3D Graphics and Internet Browsers

Mon Mar 07, 2011

Visualization eyeI promised in my last post, Solid Modeling and AJAX3D, that I would follow up with a discussion on the various technologies we have experimented with and in regards to placing 3d graphics in a browser. As most browsers extend their capabilities through plug-ins (I’ll stay clear of using the word "Active X") we’re effectively discussing various forms of such, and we will finish with HTML5 and webgl (a new, non plug-in based approach).

You have to start the discussion by acknowledging that this is an extremely diverse and rapidly changing bit of technology. I’m writing this in the spring of 2011; plug-ins we (Spatial Labs) were working with a year ago are now obsolete and our current solution might even be on its last legs (HTML5 is coming?). Despite the dynamic technical environment, the requirements are clear and have stayed fairly consistent. Let’s start with them:

The most obvious and basic; the presentation of 3d graphics. The graphics should be fairly advanced, supporting complex color models (shaders would be even better), rotation controls, and selections. In our solution we based our client’s 3d graphics on classical polygonal definitions (triangles, polylines, etc). There are solutions out there that can represent b-splines, however we have stayed clear dealing with them directly in the client.

An application programming interface to the plug-in, accessible through JavaScript. This is how we manipulated the scene-graph in order to make dynamic updates. In our solution we learned quickly that you need this to be a higher level interface. JavaScript is a squirrelly language (my word for "loosely typed"), and difficult to debug. You don’t want to write an excessive amount of JavaScript.

Support of a graphics meta-language; either directly in the plug-in (can it read VRML?) or an industrially tested JavaScript library that will parse a meta-language and make appropriate calls to the plug-in’s API. We’ve found that we didn’t need the meta-language to be extremely popular or prolific across the industry, as we never actually persisted data visualization or exchanged with other applications. The meta-language simply serves as the transmission format from the server, and helps in creating non-modeling graphics, reducing the need to code such things via JavaScript. (The visualization of the slicing planes that we used in our Multi-proc Lab were created with 5 lines of our meta-language.)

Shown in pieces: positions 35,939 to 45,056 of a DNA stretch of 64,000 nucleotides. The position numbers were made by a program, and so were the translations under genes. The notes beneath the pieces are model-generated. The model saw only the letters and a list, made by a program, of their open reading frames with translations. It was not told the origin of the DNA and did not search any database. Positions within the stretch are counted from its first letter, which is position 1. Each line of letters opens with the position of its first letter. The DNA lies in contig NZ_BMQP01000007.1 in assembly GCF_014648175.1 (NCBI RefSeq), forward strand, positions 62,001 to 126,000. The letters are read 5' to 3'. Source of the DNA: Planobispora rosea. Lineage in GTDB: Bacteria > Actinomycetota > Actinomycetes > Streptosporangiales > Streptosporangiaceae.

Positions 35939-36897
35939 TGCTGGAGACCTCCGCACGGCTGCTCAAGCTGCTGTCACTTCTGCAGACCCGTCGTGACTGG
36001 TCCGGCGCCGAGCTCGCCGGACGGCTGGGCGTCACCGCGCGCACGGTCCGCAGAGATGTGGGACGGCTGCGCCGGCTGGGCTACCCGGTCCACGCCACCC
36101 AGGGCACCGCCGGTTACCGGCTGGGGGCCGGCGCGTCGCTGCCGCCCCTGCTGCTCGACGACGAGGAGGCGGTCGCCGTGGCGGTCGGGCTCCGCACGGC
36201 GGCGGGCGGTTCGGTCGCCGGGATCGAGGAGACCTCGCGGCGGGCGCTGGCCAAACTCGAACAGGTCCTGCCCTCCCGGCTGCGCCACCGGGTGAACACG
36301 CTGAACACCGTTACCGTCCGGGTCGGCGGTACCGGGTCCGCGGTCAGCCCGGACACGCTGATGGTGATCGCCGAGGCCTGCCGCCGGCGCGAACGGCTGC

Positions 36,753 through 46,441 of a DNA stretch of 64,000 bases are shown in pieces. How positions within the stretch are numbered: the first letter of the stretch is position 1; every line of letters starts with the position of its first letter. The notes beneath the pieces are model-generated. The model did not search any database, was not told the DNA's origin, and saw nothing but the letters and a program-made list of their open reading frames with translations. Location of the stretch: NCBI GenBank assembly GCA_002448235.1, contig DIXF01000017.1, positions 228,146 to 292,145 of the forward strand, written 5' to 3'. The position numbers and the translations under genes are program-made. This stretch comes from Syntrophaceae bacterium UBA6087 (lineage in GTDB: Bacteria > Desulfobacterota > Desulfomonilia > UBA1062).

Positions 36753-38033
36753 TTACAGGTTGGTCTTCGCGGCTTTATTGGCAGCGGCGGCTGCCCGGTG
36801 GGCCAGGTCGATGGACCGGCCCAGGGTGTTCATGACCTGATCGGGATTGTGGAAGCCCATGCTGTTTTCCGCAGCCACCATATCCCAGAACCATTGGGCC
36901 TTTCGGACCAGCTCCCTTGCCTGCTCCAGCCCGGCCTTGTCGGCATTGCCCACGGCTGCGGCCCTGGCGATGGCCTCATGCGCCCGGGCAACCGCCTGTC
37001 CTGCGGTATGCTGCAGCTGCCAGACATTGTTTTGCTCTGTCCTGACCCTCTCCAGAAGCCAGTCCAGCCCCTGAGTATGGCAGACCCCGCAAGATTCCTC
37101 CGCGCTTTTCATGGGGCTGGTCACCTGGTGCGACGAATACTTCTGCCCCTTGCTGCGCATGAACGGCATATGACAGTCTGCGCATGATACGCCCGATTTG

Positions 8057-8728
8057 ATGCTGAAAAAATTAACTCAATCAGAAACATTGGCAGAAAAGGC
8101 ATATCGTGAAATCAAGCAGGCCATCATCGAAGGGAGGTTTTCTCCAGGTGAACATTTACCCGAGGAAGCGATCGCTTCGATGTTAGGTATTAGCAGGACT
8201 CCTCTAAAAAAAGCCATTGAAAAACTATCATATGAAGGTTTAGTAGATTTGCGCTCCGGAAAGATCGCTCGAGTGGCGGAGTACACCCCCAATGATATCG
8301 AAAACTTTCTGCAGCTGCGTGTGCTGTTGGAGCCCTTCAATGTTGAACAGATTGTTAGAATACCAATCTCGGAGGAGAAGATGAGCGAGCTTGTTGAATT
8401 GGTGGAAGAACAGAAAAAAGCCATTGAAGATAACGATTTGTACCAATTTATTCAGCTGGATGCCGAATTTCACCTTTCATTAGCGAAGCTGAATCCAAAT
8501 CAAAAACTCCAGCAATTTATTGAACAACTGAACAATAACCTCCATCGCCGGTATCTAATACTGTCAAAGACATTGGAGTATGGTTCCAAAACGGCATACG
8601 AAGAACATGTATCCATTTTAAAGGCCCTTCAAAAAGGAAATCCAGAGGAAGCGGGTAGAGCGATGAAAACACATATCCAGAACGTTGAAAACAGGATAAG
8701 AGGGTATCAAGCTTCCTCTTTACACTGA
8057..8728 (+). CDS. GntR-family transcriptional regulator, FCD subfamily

The last requirement I will mention is the size of the plug-in and cross browser availability of the solution in general. Our website is currently plug-in based which necessitates a 4 meg download. We didn’t want to go any larger than that as your drop-off rate of users can increase as the plug-in takes longer to download. (If you still have them at this point).

So, based on the requirements, I made a table summarizing various, common plug-ins:

Common Plug-ins 

We actually started off with O3D. (Although Google invested heavily in this plug-in they have now placed their efforts in HTML5.) We moved data from ACIS to Collada, to O3D. However when we started to build in dynamic scene manipulation the amount of custom JavaScript quickly became overwhelming. It was with O3D that we fully understood the need of a well coupled and supported meta-language. (You can think of O3D as an OpenGL interface; and like OpenGL, it’s just an interface, there is no corresponding graphics language.) We investigated both Flash and SilverLight as they are certainly the most ubiquitous plug-ins on the net (well, Flash, really). Unfortunately, the 3D capabilities are lacking. Nonetheless, AutoDesk offered up Project Dragonfly based on Flash.

Based on our experience with O3D we started to look into different meta-languages and settled on X3D. It’s the next generation of VRML and fairly powerful. As the meta-language has power; it simplifies the plug-in’s API – again, reducing the JavaScript you need to write. There are several commercial plug-ins that are tightly coupled with X3D and we eventually settled on the BSContact plug-in from Bitmanagement. It includes very refined rotation controls and is cross browser. BSContact is the plug-in currently required for our site Spatial Labs.

All technologies mentioned so far are plug-in based. And as we discuss the on-line technologies with various customers they all ask for a non plug-in solution. This of course, leads us to HTML5 and webGL. Although still in development and not currently supported by MS’s Internet Explorer the technology has a great deal of momentum. I’ve included an interesting example here:

And what about supporting graphical meta-languages? I think I’ve made it clear how important they are to a dynamic website. Yes, HTML 5 and webGL do not come with any tightly coupled meta-languages. Nonetheless, several powerful JavaScript libraries exist to provide these services. X3DOM provided by Fraunhofer in Germany, marries X3D and webGL. Other high level JavaScript libraries (mentioned below) provide abstractions and general higher level calls:

Clearly, the main issue going forward for HTML5 and webGl center around performance and cross browser consistency. Try running 3dtin on Chrome and then Safari. You’ll see Chrome behave vastly superior to Safari based on Chrome’s JavaScript engine and its interface to openGL. (To be fair, Safari is not quite there yet, but could be in the next couple of releases.)

In the end, there is a rich array of technologies out there; and its changing daily. (This blog should become outdated pretty quickly!) All I know is that the technology we are coding against today will certainly not be the preferred solution tomorrow. Abstracting your site over various technologies might be well worth the effort.

Learn More:

What technologies are YOU using successfully today?

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